Kim Stringfellow | Link TV
Kim Stringfellow is an artist and educator residing in Joshua Tree, California. Her work bridges cultural geography, environmental journalism, public practice and experimental documentary into creative, socially engaged transmedia experiences. She is a 2015 Guggenheim Fellow in Photography and the 2012 recipient of the Theo Westenberger Award for Artistic Excellence. Stringfellow is an Associate Professor in School of Art + Design at San Diego State University. She is the author of two books, "Greetings from the Salton Sea: Folly and Intervention in the Southern California Landscape, 1905–2005" and "Jackrabbit Homestead: Tracing the Small Tract Act in the Southern California Landscape, 1938–2008" both published by the Center for American Places.
Post date: 2014-08-14T18:00:00-07:00
Considered to be among the planet's most ancient organisms, the King Clone Creosote may hold the key to understanding the desert and its secrets.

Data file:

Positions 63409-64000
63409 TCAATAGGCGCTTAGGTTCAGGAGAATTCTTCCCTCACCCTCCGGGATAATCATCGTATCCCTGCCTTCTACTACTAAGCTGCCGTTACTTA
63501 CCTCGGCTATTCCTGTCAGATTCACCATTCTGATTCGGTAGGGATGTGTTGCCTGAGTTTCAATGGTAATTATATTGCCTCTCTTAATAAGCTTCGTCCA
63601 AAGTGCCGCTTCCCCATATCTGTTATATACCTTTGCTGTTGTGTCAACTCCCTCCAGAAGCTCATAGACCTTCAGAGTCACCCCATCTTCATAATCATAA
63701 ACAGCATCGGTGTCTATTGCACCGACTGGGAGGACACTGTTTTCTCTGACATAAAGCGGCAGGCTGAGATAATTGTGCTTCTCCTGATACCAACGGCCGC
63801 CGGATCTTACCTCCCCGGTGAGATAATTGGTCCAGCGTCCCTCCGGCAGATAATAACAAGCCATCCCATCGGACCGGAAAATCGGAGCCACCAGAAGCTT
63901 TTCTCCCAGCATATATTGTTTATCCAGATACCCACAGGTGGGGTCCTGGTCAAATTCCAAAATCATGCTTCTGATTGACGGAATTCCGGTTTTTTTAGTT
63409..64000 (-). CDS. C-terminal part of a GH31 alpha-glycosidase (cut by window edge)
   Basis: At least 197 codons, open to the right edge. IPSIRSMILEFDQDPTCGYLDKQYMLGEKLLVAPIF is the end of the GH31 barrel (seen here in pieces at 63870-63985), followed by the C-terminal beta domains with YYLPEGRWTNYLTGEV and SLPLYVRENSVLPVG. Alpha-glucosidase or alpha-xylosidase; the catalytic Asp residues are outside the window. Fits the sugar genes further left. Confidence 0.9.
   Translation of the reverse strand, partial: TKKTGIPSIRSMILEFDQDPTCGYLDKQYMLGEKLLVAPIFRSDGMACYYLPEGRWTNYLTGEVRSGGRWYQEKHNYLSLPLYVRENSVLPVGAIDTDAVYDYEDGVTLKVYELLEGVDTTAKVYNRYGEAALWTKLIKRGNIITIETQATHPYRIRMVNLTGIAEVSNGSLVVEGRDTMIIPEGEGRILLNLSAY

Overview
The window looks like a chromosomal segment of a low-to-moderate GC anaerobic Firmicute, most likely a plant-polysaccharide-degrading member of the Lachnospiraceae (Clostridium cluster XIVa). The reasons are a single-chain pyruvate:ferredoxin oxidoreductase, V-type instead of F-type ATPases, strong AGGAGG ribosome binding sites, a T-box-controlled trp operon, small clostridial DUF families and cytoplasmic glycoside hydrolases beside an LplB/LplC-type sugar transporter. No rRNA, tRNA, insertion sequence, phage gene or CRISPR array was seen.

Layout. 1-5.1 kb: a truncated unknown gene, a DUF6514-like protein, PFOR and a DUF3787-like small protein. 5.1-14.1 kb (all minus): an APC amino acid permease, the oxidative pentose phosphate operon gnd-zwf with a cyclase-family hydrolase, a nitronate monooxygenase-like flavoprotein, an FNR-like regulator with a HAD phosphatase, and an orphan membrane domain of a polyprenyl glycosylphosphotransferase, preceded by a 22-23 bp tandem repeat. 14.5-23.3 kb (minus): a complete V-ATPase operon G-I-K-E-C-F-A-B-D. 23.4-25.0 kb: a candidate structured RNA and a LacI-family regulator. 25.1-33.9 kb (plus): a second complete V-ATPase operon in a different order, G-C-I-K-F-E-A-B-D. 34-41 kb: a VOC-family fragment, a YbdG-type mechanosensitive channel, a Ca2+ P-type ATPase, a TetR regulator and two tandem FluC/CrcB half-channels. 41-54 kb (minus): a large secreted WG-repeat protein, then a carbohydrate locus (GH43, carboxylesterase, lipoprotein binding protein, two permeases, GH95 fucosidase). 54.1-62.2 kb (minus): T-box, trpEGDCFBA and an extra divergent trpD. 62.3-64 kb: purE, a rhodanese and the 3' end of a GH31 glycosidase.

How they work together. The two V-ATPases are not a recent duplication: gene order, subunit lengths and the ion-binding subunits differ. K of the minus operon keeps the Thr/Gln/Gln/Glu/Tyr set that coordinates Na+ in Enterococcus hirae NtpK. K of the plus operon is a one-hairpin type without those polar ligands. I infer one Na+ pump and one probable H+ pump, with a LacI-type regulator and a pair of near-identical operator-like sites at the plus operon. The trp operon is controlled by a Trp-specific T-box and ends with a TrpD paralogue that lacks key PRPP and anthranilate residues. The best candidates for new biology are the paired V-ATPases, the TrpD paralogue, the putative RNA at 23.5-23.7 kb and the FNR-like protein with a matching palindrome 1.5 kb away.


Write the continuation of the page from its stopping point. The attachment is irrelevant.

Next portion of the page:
Post date: 2014-07-30T18:00:00-07:00
British architectural historian/critic Reyner Banham had a thing about deserts -- specifically those of the American Southwest and, in particular, the Mojave Desert.
Post date: 2014-04-07T18:00:00-07:00
What does housing mean to artists in relation to their practice? Forty artists addressed the topic in Spectacular Subdivision, a group of site-specific artist projects in the desert.
Post date: 2014-02-13T17:00:00-08:00
People made pilgrimages from all other the globe to view Salvation Mountain, and more importantly, visit with its creator, Leonard Knight, who died this month at 82.
Post date: 2014-02-04T08:25:00-08:00
The California Institute of Earth Architecture hopes their Superadobe construction technique may be applied to more traditional contemporary homes found throughout SoCal suburbs.
Post date: 2013-12-08T17:00:00-08:00
"Aqueduct Futures," a public exhibit that was on display at L.A. City Hall, addressed the future of the L.A. Aqueduct.